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Education

Information systems provide the way forward

by Wendy Shair

Theodore Clark, associate professor
Department of Information Systems
Business Statistics and Operations Management, School of Business and Management
The Hong Kong University of Science and Technology
Photo: Wallace Chan

IT competence lays out a universal platform for professionals across the corporate spectrum

Professionals that are versed in information systems management are becoming increasingly sought after in an economic environment where organisations rely on technology to drive business efficiency and profits. There is therefore a growing need for training and education in this area.

Theodore Clark, associate professor, Department of Information Systems, Business Statistics and Operations Management, School of Business and Management, The Hong Kong University of Science and Technology (HKUST), confirms this.

The university rolled out a part-time master of science programme in information systems management (MScISM) in 1997, targeting business executives wanting to harness information technology to increase their companies' competitiveness, as well as IT professionals seeking management training in order to advance their careers.

"We're becoming more and more dependent on technology in business," says Professor Clark. "Many Hong Kong-based corporations are service oriented or information based. To automate and enhance their performances, they need skills in managing information technology."

He adds that even sectors such as construction and logistics now tend to have more information components. "Technology is becoming more powerful and we use it more often. Companies spend a lot of resources on building an IT infrastructure. And, when they spend money on something, they need people to manage it. We teach our students the necessary technical knowledge to manage their IT staff or businesses, so they're also able to successfully manage potential risks. This is a management-focused programme."

Managing technology

Managers should be able to "speak the language" and have an adequate understanding of technical issues related to their organisations' management needs, Professor Clark stresses. "Companies need a senior person with information-systems knowledge. They can choose to outsource a lot of technical details, but if they do it badly, they risk wasting money. Technology gives you a choice, but it doesn't take away control. It simply needs to be managed."

The MScISM programme is also suitable for executives without a technical background, since the curriculum's interdisciplinary design caters for the needs of people in both technical as well as non-technical positions. "We keep the technical modules at an introductory level," notes Professor Clark.

Most of the programme's students are experienced professionals from diversified industries. Course content focuses on different technological principles. "We don't try to teach people everything about technology, but rather make the learning experience more relevant to their management careers. Many of our IT systems today are more than a year, and sometimes even more than a decade old. It's the theories and principles that matter, and how these principles are applied and affect management decisions," he points out.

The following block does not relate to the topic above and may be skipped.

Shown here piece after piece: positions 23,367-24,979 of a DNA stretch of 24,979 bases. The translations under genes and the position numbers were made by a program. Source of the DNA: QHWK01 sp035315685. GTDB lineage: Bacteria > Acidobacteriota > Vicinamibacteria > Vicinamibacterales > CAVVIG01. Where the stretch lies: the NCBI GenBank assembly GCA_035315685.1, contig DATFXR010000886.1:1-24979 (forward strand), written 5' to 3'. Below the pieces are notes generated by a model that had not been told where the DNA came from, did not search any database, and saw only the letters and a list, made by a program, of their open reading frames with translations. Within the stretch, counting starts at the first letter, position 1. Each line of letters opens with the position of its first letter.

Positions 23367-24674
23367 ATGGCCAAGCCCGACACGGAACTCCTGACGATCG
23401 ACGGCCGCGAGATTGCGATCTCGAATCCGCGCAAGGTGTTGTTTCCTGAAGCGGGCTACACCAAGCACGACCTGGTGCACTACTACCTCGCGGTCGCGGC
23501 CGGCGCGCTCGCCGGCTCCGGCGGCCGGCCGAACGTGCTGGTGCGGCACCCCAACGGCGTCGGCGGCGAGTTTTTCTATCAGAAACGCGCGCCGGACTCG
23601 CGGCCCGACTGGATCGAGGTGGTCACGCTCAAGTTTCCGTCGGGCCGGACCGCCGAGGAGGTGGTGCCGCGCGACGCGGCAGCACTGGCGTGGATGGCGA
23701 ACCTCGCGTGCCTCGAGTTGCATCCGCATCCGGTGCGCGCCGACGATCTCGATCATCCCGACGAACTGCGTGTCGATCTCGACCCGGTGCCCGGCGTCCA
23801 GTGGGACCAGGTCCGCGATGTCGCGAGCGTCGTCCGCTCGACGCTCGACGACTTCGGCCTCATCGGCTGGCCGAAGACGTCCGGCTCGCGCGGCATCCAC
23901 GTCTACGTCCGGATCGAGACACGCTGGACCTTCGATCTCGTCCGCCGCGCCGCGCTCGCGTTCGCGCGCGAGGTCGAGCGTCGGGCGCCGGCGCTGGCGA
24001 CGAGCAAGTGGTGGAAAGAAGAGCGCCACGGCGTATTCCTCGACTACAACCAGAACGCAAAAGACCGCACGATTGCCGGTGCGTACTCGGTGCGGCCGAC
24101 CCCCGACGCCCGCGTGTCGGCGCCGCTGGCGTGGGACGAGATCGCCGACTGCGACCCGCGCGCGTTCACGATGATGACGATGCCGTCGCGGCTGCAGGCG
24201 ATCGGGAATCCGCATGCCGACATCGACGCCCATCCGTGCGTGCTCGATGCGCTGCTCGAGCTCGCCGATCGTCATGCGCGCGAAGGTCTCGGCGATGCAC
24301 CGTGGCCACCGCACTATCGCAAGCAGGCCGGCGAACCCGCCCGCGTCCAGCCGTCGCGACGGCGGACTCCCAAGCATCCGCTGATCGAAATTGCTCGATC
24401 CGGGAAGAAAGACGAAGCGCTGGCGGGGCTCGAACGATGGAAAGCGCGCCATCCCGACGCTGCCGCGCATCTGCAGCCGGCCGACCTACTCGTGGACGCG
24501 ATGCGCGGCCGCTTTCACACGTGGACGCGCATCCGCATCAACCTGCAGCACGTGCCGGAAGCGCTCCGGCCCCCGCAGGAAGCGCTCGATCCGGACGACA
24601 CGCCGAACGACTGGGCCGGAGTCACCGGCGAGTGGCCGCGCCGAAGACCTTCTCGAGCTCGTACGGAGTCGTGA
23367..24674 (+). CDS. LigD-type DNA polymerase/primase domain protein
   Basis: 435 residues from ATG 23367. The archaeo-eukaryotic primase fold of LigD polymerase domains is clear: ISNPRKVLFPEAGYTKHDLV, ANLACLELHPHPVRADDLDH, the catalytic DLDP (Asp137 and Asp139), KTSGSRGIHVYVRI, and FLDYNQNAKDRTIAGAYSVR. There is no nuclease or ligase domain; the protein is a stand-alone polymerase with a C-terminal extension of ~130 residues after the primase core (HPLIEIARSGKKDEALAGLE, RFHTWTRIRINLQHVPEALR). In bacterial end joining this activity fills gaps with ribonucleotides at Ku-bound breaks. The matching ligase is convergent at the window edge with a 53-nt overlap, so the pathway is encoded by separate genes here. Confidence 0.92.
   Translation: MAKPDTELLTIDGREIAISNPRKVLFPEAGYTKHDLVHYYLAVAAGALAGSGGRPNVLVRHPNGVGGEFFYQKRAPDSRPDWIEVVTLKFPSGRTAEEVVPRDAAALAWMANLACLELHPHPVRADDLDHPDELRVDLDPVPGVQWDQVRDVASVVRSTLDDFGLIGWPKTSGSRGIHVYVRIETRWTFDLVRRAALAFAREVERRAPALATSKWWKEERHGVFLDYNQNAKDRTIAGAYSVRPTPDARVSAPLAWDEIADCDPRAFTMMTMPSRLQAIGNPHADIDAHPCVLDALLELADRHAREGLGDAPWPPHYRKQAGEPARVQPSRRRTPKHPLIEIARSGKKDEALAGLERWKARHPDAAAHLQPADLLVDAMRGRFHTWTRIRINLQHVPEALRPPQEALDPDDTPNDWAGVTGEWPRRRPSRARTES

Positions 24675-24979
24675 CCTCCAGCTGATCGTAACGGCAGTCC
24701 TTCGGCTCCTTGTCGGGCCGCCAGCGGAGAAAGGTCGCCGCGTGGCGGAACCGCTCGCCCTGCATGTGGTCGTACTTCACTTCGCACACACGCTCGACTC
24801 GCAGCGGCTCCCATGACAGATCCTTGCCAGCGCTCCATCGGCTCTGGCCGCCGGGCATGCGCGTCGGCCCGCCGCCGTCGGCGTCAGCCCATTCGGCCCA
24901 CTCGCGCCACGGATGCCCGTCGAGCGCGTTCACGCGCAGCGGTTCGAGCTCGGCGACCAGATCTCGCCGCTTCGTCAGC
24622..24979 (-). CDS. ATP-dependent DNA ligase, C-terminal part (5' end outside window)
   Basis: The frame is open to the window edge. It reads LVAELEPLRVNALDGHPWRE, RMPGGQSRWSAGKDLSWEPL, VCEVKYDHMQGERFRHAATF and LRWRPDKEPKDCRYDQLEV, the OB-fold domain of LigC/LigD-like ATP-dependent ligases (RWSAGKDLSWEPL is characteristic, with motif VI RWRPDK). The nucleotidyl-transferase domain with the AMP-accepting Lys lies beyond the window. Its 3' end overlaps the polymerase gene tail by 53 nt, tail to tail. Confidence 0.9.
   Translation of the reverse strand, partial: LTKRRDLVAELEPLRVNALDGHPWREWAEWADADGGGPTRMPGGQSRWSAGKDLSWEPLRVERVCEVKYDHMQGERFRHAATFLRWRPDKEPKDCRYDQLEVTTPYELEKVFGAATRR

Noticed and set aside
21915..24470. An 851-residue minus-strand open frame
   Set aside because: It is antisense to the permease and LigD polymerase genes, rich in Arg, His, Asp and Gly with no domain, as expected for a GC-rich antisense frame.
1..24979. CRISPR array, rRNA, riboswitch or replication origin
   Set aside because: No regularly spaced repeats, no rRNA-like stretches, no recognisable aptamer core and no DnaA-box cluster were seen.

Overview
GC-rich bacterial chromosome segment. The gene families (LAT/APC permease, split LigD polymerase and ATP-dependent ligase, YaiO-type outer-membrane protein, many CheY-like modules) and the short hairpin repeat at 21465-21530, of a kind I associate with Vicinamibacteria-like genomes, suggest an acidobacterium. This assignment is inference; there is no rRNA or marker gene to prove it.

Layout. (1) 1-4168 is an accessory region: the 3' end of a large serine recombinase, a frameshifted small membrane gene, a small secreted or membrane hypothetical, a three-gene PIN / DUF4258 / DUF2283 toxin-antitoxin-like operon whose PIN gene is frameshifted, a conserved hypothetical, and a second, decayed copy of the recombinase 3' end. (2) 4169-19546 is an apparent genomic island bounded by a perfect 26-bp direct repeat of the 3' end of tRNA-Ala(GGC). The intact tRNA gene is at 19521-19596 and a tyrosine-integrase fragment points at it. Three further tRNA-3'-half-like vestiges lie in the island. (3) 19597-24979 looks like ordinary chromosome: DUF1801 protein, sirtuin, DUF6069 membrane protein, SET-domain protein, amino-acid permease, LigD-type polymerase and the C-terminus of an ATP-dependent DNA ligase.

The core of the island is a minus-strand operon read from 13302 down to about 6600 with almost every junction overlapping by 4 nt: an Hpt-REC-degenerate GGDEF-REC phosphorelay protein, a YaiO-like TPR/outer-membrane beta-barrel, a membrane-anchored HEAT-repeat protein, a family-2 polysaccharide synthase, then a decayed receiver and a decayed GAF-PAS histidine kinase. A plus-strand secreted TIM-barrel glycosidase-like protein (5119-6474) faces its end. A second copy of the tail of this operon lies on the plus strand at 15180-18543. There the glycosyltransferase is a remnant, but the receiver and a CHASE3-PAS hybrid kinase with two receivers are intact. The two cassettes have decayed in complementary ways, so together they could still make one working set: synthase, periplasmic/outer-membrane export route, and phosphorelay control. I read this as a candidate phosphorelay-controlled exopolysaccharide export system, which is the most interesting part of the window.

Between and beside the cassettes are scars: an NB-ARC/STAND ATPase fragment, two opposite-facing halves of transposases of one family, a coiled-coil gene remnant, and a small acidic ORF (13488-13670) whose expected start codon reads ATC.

The programme also encourages industry collaboration between businesses and students who are encouraged to take on consultant roles in technology-transfer projects. "The students form project groups to run virtual businesses and learn through discussions and debates," says Professor Clark. Other activities include lunch meetings addressed by leading industry practitioners sharing their IT-management skills. Such initiatives allow students close contact with the commercial world.

The university targets bright candidates with leadership potential for the master's programme. "Job titles aren't important. What matters is that applicants have done well in some way in their careers. They need to prove that they're intelligent and have leadership skills," he says.

Prospective students must have either a good undergraduate qualification or a good GMAT score and be prepared for personal interviews during the selection process. Professor Clark notes that most candidates are mature with an average of eight to nine years' work experience. "Some applicants look very good on paper, but don't listen and respond well during interviews. We therefore also focus on assessing their non-technical skills. Candidates should be able to sell themselves and communicate effectively."

The MScISM programme will continue to evolve to reflect market changes, he emphasises. This includes focusing on new technological platform such as Facebook and examining how social media influence business strategies.

Market relevance

  • Skills in information systems management sought after
  • Management-focused programme helps students manage potential risks with confidence
  • An understanding of technical issues expected of today's executives
  • Students learn from industry collaboration

Taken from Career Times 14 January 2011, A11


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